Version control in programming is handled through Git locally on your computer and through using the internet service of Github. Version control is helpful as it allows a new user to see the previous work, read what changed and/or why, and find out who contributed to it. A user can even go back in time and access the previous version. While saving versions on a computer by adding a number or date to the name of the file will work, it won't be pretty or easy to research the history of the code. Think of 300 versions of a website sitting on the desktop of a computer, a cringe worthy mess to work through. With the ease of Git and Github, this is avoided and a storyline of the code is streamlined.
Git saves the code with version control on a user's computer. Each time code is committed, it saves a separate version with a message, timestamp and records who committed it. Think of a super-duper type of saving. When code is committed, Git reviews the code to find the differences made and the user user can add a message to explain the commit. The user adds a short or long message to label the commit which future users (even the person who made the commit!) can use to figure out how the code changed. Not adding a message is frowned upon, don't be that person.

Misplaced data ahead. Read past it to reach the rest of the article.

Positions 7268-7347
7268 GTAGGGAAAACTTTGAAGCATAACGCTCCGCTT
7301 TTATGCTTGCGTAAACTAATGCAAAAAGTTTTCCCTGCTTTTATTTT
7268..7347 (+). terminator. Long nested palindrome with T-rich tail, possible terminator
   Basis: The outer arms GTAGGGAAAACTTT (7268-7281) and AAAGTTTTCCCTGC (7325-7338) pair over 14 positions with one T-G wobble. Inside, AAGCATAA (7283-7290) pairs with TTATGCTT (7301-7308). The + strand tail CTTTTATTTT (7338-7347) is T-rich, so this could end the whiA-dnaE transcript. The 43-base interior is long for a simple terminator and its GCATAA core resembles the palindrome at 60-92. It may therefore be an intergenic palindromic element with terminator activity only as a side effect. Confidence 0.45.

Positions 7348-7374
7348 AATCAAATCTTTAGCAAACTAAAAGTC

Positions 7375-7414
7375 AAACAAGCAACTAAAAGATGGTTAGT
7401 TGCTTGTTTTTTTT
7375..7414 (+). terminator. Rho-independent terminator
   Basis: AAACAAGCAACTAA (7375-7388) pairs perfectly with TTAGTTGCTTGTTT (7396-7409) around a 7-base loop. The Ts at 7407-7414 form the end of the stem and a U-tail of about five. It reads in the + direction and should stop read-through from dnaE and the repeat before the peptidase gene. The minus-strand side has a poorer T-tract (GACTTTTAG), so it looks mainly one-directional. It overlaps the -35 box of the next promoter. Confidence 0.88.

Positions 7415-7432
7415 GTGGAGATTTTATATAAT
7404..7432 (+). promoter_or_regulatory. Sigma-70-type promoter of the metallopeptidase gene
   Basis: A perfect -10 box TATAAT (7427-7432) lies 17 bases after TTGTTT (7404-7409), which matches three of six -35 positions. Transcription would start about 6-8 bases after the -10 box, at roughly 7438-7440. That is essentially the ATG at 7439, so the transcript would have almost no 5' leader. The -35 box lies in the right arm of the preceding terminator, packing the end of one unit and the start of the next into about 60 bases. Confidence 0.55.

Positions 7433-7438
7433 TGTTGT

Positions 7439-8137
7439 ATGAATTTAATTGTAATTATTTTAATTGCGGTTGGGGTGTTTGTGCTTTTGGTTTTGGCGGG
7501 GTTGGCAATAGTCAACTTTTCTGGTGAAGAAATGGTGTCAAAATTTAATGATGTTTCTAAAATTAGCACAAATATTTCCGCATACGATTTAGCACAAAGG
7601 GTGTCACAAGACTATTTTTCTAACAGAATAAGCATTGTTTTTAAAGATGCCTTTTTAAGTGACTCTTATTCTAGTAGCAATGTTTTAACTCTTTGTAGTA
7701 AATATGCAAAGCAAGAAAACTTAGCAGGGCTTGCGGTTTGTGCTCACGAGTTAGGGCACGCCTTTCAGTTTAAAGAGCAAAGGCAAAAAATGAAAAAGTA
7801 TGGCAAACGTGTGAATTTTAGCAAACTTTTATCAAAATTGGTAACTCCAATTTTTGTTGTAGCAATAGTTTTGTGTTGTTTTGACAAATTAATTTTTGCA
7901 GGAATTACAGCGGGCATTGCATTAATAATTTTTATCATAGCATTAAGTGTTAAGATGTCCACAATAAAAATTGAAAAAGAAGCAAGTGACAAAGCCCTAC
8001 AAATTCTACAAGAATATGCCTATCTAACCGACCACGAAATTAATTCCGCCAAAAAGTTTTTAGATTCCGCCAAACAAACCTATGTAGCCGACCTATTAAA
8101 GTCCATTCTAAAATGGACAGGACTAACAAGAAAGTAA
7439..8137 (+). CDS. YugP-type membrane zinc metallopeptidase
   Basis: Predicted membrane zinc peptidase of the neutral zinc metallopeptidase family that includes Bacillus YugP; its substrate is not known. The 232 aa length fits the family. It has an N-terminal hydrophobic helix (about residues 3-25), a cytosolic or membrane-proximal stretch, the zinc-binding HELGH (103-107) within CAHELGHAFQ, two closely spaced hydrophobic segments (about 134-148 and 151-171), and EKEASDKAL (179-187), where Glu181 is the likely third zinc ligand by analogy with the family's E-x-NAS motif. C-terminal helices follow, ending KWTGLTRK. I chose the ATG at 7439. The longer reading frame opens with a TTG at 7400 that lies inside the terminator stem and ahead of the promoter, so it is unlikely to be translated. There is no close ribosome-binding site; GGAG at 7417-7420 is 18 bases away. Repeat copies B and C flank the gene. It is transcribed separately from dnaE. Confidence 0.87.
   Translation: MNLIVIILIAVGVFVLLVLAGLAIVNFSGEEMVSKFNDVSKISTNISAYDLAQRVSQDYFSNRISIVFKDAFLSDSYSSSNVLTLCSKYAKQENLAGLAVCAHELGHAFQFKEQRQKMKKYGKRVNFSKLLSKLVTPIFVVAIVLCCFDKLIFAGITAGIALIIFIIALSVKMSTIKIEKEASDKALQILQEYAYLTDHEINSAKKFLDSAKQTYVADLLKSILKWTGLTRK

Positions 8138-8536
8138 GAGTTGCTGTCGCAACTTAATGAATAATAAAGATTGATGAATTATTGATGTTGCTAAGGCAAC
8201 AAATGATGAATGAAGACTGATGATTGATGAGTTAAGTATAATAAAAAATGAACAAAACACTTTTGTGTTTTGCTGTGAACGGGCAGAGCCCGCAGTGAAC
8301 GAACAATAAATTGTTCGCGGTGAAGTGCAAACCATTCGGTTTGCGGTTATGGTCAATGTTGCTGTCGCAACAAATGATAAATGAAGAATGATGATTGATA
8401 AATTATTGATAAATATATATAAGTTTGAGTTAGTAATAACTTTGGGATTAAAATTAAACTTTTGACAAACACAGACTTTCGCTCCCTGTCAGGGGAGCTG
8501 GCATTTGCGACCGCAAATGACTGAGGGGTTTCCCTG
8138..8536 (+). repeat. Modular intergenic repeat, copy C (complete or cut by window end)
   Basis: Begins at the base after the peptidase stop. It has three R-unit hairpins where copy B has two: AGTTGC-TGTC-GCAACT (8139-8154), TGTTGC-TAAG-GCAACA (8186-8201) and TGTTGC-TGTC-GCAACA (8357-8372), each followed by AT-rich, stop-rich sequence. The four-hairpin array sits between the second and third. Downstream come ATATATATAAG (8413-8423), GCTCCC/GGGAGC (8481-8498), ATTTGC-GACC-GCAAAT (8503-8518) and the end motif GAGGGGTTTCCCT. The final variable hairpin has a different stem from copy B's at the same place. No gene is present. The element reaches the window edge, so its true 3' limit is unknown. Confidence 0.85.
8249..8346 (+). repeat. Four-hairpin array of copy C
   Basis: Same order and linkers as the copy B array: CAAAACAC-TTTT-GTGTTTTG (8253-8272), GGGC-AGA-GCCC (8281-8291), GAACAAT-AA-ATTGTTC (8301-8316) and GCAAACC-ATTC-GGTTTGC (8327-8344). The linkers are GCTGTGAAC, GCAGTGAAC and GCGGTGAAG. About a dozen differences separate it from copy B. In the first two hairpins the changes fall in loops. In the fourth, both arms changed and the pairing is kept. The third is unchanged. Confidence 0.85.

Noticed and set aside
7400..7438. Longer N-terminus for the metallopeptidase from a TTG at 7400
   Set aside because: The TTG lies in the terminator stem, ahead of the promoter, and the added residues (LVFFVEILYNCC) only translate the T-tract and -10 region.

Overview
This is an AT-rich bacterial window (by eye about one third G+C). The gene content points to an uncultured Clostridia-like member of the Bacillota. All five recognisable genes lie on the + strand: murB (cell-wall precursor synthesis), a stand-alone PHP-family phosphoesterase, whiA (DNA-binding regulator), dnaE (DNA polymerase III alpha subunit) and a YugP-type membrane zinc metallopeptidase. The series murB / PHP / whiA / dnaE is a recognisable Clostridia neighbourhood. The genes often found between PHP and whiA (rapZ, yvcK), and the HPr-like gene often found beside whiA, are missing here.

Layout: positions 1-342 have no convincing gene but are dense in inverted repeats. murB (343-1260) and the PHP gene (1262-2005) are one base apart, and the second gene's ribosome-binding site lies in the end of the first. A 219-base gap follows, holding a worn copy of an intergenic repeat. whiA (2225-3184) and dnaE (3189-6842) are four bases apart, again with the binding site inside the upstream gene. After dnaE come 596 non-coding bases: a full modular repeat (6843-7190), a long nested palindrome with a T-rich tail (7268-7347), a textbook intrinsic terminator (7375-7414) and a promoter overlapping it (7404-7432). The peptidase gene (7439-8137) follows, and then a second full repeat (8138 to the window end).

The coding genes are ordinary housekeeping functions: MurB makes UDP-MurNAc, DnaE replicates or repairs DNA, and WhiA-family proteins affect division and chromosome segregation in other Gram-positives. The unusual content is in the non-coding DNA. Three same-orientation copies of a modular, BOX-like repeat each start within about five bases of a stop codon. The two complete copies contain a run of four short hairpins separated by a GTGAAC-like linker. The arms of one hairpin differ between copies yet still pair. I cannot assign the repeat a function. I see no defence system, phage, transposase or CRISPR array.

Github is where the code can be accessed online and where others can see, review, access, and improve it. By using Github, the user can always access their code (even then they are away from their laptop!) and so can others. The others part is where the real benefit comes in for using Github. The code being public means it can be improved by others, have features added on to it, and even used. Open Source is a term used for code put into the public for everyone to chip in, fix issues, build out, and utilize. This crowdsources the development of the code and frees up access to use it.
Version control will make your coding life easier by using Git and Github will make working and sharing of code social and more open.